* @since    1.0.0
     */
     private function wp_cbf_login_logo_css(){
         if(isset($this->wp_cbf_options['login_logo_id']) && !empty($this->wp_cbf_options['login_logo_id'])){
             $login_logo = wp_get_attachment_image_src($this->wp_cbf_options['login_logo_id'], 'thumbnail');
             $login_logo_url = $login_logo[0];
             $login_logo_css  = "body.login h1 a {background-image: url(".$login_logo_url."); width:253px; height:102px; background-size: contain;}";
             return $login_logo_css;
         }
     }

     
     // Get Background color is set and different from #fff return it's css
     private function wp_cbf_login_background_color(){
         if(isset($this->wp_cbf_options['login_background_color']) && !empty($this->wp_cbf_options['login_background_color']) ){
             $background_color_css  = "body.login{ background:".$this->wp_cbf_options['login_background_color']."!important;}";
             return $background_color_css;
         }
     }
     // Get Button and links color is set and different from #00A0D2 return it's css
     private function wp_cbf_login_button_color(){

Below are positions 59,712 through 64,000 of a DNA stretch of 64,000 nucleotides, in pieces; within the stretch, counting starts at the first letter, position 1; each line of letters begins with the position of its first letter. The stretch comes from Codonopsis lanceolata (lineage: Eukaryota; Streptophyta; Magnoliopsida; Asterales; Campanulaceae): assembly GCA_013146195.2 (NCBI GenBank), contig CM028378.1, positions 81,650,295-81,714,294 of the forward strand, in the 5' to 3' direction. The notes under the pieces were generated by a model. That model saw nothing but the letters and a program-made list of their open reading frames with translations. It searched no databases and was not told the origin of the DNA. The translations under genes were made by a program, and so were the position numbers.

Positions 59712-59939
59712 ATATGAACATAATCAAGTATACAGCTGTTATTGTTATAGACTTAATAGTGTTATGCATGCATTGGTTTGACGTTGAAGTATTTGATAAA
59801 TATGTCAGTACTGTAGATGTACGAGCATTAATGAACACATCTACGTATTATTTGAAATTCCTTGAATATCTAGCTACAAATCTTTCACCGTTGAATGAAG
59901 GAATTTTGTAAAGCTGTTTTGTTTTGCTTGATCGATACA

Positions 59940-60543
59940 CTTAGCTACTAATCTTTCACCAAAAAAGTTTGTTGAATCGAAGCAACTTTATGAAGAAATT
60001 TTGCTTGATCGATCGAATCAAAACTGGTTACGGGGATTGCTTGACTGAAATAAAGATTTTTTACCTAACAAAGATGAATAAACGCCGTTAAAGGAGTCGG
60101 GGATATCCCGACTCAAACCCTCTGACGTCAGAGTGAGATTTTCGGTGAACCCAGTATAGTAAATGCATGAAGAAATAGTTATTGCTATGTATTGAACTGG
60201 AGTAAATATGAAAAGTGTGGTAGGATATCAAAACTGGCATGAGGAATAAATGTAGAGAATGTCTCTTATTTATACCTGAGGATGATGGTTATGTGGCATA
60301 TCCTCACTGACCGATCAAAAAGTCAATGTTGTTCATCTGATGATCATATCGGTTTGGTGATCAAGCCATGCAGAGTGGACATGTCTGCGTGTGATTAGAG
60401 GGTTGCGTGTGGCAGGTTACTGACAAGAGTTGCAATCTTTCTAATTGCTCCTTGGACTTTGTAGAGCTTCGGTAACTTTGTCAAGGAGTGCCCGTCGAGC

if(isset($this->wp_cbf_options['login_button_primary_color']) && !empty($this->wp_cbf_options['login_button_primary_color']) ){
             $button_color = $this->wp_cbf_options['login_button_primary_color'];
             $border_color = $this->sass_darken($button_color, 10);
             $message_color = $this->sass_lighten($button_color, 10);
             $button_color_css = "body.login #nav a, body.login #backtoblog a {
                                   color: ".$button_color." !important;
                  }
                  .login .message {
                   border-left: 4px solid ".$message_color.";
                  }
                  body.login #nav a:hover, body.login #backtoblog a:hover {
                        color: ". $border_color." !important;
                  }

                  body.login .button-primary {
                         background: ".$button_color."; /* Old browsers */
                         background: -moz-linear-gradient(top, ".$button_color." 0%, ". $border_color.", 10%) 100%); /* FF3.6+ */
                         background: -webkit-gradient(linear, left top, left bottom, color-stop(0%,".$button_color."), color-stop(100%, ". $border_color.", 10%))); /* Chrome,Safari4+ */
                         background: -webkit-linear-gradient(top, ".$button_color." 0%, ". $border_color.", 10%) 100%); /* Chrome10+,Safari5.1+ */
                         background: -o-linear-gradient(top, ".$button_color." 0%, ". $border_color.", 10%) 100%); /* Opera 11.10+ */
                         background: -ms-linear-gradient(top, ".$button_color." 0%, ". $border_color.", 10%) 100%); /* IE10+ */
                         background: linear-gradient(to bottom, ".$button_color." 0%, ". $border_color.", 10%) 100%); /* W3C */